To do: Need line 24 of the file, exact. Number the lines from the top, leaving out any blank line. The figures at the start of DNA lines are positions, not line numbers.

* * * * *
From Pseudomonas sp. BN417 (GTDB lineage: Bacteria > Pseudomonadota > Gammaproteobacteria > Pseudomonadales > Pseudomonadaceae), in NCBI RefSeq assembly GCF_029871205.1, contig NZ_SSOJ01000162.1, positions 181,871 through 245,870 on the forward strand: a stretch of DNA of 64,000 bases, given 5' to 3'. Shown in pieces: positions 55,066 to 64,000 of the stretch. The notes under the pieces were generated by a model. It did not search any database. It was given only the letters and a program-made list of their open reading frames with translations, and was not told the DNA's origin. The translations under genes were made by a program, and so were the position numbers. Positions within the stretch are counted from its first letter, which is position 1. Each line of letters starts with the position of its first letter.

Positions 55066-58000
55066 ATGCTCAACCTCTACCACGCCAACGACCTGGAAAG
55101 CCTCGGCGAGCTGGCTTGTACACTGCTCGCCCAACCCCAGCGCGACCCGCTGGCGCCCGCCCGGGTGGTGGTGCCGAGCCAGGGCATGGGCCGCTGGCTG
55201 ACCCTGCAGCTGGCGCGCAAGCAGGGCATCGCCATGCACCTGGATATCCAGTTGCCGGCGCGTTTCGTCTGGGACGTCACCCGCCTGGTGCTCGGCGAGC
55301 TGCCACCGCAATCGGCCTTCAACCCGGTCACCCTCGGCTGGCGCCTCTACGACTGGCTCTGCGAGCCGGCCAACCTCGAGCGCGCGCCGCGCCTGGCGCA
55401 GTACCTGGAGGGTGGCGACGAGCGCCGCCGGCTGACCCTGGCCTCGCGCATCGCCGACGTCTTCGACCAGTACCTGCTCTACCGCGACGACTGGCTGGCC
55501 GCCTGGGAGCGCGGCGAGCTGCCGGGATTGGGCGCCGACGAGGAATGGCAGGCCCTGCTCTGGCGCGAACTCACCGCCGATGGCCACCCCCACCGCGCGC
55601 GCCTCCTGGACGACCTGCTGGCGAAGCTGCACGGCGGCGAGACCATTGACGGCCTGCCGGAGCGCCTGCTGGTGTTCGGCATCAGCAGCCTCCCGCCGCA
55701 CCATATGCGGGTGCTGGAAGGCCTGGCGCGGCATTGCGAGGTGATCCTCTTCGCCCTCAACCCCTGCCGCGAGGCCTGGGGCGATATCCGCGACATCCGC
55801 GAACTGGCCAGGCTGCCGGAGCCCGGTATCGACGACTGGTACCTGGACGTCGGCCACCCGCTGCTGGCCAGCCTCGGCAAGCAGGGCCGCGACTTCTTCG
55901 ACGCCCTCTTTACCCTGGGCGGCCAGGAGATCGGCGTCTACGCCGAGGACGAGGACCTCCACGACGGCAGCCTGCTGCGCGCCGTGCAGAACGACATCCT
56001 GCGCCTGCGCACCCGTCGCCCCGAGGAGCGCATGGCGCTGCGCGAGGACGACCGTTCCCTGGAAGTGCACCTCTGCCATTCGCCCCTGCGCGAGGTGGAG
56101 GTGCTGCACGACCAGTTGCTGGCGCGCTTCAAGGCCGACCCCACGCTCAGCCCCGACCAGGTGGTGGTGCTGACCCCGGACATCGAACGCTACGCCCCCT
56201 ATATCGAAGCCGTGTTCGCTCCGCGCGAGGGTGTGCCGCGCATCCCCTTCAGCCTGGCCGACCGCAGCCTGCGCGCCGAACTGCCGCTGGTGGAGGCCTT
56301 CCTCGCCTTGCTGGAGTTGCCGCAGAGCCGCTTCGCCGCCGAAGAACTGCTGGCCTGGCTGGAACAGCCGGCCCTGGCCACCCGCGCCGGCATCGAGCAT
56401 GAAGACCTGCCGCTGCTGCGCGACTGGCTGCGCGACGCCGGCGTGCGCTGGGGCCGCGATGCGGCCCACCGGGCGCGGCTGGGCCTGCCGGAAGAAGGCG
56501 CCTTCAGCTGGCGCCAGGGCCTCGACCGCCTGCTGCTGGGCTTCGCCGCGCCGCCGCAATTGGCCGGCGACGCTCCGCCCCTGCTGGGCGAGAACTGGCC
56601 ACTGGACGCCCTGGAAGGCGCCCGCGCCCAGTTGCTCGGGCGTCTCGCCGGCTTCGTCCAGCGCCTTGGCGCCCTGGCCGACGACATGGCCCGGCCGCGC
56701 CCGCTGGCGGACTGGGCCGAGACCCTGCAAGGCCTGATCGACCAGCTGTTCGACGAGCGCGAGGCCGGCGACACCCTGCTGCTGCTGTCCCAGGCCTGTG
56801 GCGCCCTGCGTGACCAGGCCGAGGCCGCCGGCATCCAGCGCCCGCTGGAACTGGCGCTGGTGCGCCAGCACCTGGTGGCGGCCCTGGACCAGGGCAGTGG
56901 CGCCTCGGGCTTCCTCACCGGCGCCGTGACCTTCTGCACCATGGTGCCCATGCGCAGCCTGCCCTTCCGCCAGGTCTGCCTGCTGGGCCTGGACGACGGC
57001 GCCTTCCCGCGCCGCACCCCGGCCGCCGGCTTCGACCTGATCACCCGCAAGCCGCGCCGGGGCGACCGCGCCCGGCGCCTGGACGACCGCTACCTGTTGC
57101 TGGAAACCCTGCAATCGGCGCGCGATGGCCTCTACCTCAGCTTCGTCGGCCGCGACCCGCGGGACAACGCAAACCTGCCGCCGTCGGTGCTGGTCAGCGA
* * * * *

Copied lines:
57101 TGGAAACCCTGCAATCGGCGCGCGATGGCCTCTACCTCAGCTTCGTCGGCCGCGACCCGCGGGACAACGCAAACCTGCCGCCGTCGGTGCTGGTCAGCGA